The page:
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The Dark Side of the Rate Cut

Lower rates are not good news for everyone

Raghuram Rajan has started cutting interest rates and it's simply impossible to find any comment on it that is not heavily optimistic. Certainly, I'm not about to view coming lower interest rates in a negative light, but simply point out that the impact on savings must be considered. Right now, the focus is on cheaper money for businesses and government and the prospect of higher growth. As far as the impact on investments go, all attention is on the booming equity markets which have welcomed Rajan's rate cuts with big jumps. The bond markets are also happy. Since we look set for a long period of interest rate declines, bond investors as well as fixed-income mutual fund investors are going to make handsome returns of the kind that they haven't seen for a while.

So who isn't invited to this party then? Clearly, only those who save in banks and other fixed-return deposits. A drop in interest rates will see a fall in savings bank rates and fixed deposit rates. Not just that, public provident fund (PPF) and post office deposit will also now fall, as will EPF returns. This is inevitable, and is an integral part of generally lower interest rates in the economy.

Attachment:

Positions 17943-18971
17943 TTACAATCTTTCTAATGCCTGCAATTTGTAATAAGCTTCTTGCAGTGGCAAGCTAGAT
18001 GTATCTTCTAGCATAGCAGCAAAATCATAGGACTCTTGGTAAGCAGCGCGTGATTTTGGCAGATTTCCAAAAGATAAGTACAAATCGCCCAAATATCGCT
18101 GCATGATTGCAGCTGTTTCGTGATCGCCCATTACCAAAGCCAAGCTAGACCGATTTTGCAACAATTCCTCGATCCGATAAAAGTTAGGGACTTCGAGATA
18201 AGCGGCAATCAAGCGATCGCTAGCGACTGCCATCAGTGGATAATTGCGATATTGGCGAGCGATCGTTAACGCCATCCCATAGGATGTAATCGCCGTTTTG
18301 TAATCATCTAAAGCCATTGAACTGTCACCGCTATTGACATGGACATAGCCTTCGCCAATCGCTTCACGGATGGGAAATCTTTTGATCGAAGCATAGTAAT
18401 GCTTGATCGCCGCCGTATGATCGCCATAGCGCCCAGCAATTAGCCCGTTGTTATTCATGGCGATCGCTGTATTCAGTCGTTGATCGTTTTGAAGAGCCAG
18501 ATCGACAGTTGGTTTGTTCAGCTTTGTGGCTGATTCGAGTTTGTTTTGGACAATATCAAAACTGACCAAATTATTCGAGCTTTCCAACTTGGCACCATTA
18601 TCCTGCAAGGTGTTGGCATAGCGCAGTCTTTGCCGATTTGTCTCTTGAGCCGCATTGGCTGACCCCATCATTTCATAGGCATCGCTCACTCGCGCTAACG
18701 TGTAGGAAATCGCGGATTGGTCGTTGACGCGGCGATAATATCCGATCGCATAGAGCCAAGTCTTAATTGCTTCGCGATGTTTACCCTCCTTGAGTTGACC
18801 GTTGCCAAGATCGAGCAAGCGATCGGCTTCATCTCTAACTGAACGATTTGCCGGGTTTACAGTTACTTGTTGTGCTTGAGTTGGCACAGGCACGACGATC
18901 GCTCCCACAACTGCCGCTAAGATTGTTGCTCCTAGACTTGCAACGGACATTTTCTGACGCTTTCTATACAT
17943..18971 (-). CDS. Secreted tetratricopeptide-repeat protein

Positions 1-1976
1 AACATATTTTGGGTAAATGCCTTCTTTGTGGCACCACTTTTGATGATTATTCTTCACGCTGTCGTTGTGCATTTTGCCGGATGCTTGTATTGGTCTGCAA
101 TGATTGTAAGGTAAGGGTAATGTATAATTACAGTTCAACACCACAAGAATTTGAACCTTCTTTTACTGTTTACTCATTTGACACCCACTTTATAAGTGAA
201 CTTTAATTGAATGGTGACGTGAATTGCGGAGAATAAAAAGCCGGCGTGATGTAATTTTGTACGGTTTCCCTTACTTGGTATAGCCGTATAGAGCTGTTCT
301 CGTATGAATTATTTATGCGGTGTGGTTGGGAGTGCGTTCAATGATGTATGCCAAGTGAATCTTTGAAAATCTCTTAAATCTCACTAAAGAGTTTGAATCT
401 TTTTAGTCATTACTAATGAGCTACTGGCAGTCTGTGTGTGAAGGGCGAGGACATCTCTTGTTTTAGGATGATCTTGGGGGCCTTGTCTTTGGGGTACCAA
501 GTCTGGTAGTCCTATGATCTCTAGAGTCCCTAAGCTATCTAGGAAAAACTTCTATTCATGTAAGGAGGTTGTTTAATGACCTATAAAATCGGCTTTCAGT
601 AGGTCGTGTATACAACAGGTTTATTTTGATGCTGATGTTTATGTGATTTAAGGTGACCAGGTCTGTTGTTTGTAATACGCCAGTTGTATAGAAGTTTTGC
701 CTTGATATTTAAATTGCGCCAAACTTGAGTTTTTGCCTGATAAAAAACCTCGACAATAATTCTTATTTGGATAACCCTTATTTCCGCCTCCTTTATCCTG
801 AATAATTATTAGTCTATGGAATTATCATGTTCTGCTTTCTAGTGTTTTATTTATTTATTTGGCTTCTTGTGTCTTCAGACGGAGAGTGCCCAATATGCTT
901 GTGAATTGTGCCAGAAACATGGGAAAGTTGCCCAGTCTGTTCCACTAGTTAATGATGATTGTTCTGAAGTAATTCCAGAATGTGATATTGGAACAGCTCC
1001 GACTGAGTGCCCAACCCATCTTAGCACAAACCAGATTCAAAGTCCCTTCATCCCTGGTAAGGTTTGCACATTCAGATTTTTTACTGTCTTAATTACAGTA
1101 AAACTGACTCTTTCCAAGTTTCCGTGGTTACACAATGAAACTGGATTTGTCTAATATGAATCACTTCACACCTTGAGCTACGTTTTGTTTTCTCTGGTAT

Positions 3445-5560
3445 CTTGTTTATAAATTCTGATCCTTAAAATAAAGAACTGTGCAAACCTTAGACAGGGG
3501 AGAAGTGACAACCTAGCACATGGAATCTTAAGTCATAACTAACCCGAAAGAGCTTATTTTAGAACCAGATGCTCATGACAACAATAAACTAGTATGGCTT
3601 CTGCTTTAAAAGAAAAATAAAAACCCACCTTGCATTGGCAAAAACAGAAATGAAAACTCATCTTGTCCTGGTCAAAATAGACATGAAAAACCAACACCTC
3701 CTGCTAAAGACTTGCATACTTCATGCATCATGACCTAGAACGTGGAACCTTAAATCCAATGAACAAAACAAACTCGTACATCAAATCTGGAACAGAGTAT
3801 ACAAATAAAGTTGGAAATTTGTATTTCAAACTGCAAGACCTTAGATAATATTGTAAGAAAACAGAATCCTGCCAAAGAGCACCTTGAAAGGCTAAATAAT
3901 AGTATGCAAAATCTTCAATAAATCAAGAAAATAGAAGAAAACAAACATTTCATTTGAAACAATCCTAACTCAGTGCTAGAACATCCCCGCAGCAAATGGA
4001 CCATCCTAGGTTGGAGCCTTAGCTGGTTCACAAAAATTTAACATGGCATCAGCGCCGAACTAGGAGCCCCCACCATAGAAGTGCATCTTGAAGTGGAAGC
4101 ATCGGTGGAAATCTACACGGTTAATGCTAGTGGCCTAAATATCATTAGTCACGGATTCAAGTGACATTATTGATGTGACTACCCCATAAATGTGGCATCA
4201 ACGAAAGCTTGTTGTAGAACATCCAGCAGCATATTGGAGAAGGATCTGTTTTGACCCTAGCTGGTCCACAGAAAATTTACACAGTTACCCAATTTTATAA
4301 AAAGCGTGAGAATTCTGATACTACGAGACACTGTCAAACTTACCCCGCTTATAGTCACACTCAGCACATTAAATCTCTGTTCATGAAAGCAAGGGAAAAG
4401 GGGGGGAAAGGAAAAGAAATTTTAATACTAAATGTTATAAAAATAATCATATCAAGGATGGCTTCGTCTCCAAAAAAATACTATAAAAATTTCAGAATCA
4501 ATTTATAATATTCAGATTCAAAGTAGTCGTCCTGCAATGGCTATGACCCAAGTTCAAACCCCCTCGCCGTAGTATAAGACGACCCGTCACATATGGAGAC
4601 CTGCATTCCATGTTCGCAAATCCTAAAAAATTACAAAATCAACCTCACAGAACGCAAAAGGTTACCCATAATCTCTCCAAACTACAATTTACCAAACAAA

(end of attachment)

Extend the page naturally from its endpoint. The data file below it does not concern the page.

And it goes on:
Of course some people will point out that since inflation has fallen, lower interest rates do not mean lower real rates. However, that's only partially true. The official inflation rates do not reflect the actual inflation that an individual faces. Older, more conservative investors are rarely able to gain any direct advantage from lower rates. What this means is that times of good economic growth are, on a relative basis, implicitly disadvantageous for those who keep their long-term savings in fixed income asset classes. The logic of the time points towards equity. For some, it might be better to take some risk rather than see the real value of their savings whittled away.